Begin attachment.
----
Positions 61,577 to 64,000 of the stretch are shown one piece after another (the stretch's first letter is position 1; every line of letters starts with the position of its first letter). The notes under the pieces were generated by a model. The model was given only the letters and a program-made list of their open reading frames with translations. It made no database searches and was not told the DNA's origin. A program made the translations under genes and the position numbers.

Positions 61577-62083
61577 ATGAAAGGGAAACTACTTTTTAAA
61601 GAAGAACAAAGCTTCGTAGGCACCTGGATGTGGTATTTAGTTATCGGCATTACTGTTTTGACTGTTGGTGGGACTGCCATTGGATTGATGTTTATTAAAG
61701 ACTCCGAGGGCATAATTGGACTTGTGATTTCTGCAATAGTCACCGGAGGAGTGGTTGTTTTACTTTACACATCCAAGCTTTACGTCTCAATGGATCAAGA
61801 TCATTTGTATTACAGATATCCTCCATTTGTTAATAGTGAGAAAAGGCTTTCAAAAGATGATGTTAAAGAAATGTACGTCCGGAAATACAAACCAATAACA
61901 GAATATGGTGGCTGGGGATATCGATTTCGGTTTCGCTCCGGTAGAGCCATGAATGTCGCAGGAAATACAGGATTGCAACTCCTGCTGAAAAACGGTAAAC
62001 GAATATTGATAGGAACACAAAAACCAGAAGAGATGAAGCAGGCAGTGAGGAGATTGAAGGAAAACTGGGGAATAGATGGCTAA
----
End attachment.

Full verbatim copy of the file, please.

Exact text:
Positions 61,577 to 64,000 of the stretch are shown one piece after another (the stretch's first letter is position 1; every line of letters starts with the position of its first letter). The notes under the pieces were generated by a model. The model was given only the letters and a program-made list of their open reading frames with translations. It made no database searches and was not told the DNA's origin. A program made the translations under genes and the position numbers.

Positions 61577-62083
61577 ATGAAAGGGAAACTACTTTTTAAA
61601 GAAGAACAAAGCTTCGTAGGCACCTGGATGTGGTATTTAGTTATCGGCATTACTGTTTTGACTGTTGGTGGGACTGCCATTGGATTGATGTTTATTAAAG
61701 ACTCCGAGGGCATAATTGGACTTGTGATTTCTGCAATAGTCACCGGAGGAGTGGTTGTTTTACTTTACACATCCAAGCTTTACGTCTCAATGGATCAAGA
61801 TCATTTGTATTACAGATATCCTCCATTTGTTAATAGTGAGAAAAGGCTTTCAAAAGATGATGTTAAAGAAATGTACGTCCGGAAATACAAACCAATAACA
61901 GAATATGGTGGCTGGGGATATCGATTTCGGTTTCGCTCCGGTAGAGCCATGAATGTCGCAGGAAATACAGGATTGCAACTCCTGCTGAAAAACGGTAAAC
62001 GAATATTGATAGGAACACAAAAACCAGAAGAGATGAAGCAGGCAGTGAGGAGATTGAAGGAAAACTGGGGAATAGATGGCTAA